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Social Sci LibreTexts

9.5D: Family Life

  • Page ID
    8222
  • [ "article:topic" ]

    Family life, including marriage, childbearing and household composition are strongly influenced by social class.

     

    LEARNING OBJECTIVES

     

    Give examples for effects of social class on marriage, birth rates, and family composition

     

    KEY TAKEAWAYS

    Key Points

     

    • In the United States, the probability of a first marriage ending is substantially higher for couples with low socioeconomic statuses than for those in the middle or upper class.
    • Globally, the birth rate in countries with large impoverished populations is much higher than in wealthier countries.
    • In nations with high levels of fertility, upper class individuals tend to have more children than their lower class peers, while in nations with low levels of fertility, upper class families exhibit even lower fertility than average.
    • Social class has both a cause and an effect relationship with family composition, and lower social class is often correlated with one-parent households.

     

    Key Terms

     

    • birth rate: The birth rate is typically the rate of births in a population over time.
    • Family Life: A general term that refers to marriage and childbearing patterns, household composition and home stability.
    • overpopulation: A situation which occurs when the number of occupants of an area exceeds the ability of that area to provide for those occupants.

    Family life – marriage and childbearing patterns, household composition, and home stability – are strongly influenced by social class. In the United States, the probability of a first marriage ending is substantially higher for couples with low socioeconomic statuses than for those in the middle or upper class. Research shows that the higher rates of divorce for individuals in lower social classes can often be attributed to the greater financial stress these couples face, though factors like class expectations can also play a role.

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    Probability of First Marriage Dissolution by Race/Ethnicity and Income (1995): This graph shows that among all races and ethnicities, low income households are more likely to experience divorce than middle and high income households are. Thus, social class bears on rates of marriage dissolution.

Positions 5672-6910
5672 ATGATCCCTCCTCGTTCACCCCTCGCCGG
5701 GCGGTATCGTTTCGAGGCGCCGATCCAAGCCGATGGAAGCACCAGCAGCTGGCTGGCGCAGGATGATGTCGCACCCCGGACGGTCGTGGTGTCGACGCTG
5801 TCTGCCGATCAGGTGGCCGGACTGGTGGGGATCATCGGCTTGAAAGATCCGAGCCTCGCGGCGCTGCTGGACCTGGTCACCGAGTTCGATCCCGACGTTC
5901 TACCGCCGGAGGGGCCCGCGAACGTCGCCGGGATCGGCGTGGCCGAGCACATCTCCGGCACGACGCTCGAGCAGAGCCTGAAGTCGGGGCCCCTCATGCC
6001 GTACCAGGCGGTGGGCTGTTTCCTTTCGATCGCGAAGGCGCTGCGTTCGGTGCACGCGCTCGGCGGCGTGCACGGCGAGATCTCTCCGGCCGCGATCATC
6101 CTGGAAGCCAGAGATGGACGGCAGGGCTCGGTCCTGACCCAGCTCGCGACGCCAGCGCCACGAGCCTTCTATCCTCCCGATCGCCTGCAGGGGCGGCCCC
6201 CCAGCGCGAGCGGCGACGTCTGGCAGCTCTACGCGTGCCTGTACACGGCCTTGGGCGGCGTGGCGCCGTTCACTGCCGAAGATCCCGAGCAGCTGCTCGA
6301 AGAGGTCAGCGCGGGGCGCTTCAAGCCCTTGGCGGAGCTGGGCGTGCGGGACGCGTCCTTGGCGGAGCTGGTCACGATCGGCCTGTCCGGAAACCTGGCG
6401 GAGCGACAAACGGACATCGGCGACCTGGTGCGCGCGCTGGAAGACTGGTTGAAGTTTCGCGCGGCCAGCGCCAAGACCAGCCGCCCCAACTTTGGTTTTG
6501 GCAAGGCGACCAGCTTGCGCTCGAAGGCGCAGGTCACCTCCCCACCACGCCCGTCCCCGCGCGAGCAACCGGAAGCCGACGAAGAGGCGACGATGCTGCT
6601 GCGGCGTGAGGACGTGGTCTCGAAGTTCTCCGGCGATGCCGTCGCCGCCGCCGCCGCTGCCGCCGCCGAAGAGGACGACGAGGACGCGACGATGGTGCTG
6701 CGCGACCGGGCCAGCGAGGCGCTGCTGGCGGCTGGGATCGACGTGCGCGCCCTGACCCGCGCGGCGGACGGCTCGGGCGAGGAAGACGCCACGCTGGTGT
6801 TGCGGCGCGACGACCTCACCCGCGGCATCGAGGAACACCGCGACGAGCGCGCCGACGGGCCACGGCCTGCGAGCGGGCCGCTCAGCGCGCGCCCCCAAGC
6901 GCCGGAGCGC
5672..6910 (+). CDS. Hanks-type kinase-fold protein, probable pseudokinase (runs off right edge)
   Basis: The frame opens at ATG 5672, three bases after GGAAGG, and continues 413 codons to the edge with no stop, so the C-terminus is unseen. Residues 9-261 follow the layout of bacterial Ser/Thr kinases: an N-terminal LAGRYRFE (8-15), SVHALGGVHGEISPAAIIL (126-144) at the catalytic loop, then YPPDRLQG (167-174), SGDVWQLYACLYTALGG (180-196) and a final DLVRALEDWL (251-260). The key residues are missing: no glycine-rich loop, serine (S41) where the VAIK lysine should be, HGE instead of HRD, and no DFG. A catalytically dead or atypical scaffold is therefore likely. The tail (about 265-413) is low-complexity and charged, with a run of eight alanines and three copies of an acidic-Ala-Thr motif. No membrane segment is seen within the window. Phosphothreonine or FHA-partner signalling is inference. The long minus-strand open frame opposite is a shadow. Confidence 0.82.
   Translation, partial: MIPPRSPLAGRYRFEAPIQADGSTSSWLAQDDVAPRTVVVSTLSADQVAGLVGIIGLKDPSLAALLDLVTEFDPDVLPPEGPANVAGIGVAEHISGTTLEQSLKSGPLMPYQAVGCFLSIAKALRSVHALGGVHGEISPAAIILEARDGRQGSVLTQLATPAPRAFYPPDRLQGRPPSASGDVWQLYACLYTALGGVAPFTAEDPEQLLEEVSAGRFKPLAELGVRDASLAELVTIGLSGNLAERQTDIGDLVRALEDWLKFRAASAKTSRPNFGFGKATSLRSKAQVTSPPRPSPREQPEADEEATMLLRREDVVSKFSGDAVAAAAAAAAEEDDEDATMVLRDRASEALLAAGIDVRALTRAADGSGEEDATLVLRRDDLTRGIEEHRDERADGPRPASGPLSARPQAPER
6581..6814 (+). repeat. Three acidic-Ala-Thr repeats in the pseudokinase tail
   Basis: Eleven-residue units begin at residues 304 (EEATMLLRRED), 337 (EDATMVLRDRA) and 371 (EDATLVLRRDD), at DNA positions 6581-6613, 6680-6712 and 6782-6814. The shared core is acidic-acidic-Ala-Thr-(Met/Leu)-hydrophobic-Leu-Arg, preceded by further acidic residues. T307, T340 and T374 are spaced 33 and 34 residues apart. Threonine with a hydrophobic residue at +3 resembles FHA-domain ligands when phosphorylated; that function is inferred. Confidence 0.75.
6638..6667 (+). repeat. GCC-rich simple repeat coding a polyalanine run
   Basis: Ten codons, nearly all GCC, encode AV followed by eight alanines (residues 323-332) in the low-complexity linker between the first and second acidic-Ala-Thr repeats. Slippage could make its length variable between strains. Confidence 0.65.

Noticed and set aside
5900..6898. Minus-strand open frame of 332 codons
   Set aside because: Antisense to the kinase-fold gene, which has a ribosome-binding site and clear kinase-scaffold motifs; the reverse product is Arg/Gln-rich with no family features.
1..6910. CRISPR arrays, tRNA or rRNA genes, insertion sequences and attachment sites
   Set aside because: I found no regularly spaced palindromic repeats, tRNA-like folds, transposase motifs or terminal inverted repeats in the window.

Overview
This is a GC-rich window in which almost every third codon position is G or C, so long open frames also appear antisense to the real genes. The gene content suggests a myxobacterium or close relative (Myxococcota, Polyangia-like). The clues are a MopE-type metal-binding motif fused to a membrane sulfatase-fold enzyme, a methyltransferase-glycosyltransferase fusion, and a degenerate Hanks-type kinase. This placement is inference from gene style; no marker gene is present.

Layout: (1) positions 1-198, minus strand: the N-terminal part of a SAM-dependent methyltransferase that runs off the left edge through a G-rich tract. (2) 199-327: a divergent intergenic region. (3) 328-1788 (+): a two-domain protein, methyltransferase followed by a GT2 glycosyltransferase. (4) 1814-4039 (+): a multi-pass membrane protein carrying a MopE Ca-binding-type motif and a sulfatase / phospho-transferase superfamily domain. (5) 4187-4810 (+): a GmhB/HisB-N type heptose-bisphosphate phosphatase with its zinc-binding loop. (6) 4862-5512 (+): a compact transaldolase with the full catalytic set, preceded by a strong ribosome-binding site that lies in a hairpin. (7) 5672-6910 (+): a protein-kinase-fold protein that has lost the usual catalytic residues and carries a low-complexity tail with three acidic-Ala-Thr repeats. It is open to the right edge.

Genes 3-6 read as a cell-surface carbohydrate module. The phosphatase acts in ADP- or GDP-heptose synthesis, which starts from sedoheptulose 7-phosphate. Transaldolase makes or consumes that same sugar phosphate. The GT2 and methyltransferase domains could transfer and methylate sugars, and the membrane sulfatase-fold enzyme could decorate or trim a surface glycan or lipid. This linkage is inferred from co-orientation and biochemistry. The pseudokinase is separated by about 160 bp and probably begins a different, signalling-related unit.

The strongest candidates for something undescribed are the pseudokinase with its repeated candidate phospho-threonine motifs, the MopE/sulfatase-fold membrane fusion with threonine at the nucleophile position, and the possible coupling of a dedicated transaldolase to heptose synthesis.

Globally, the birth rate in countries with large impoverished populations is much higher than in wealthier countries, indicating that income and wealth play a role in shaping family structures. Demographers have identified a direct relationship between average number of children per household and the economic development of a nation. Today, less developed countries struggle with overpopulation while many governments in developed countries are instituting policies to deal with low birth rates. In nations with high levels of fertility, upper class individuals tend to have more children than their lower class peers. In nations with low levels of fertility, upper class families exhibit even lower fertility than average.

    Social class has both a cause and an effect relationship with family composition. For example, single-parent households are likely to have a lower social class because they violate social norms. At the same time, single-parent families can contribute to financial and social instability. A single parent will often face higher costs (in the form of paid childcare), lower earnings (loss of the second parent’s income or loss of time spent at work), or both.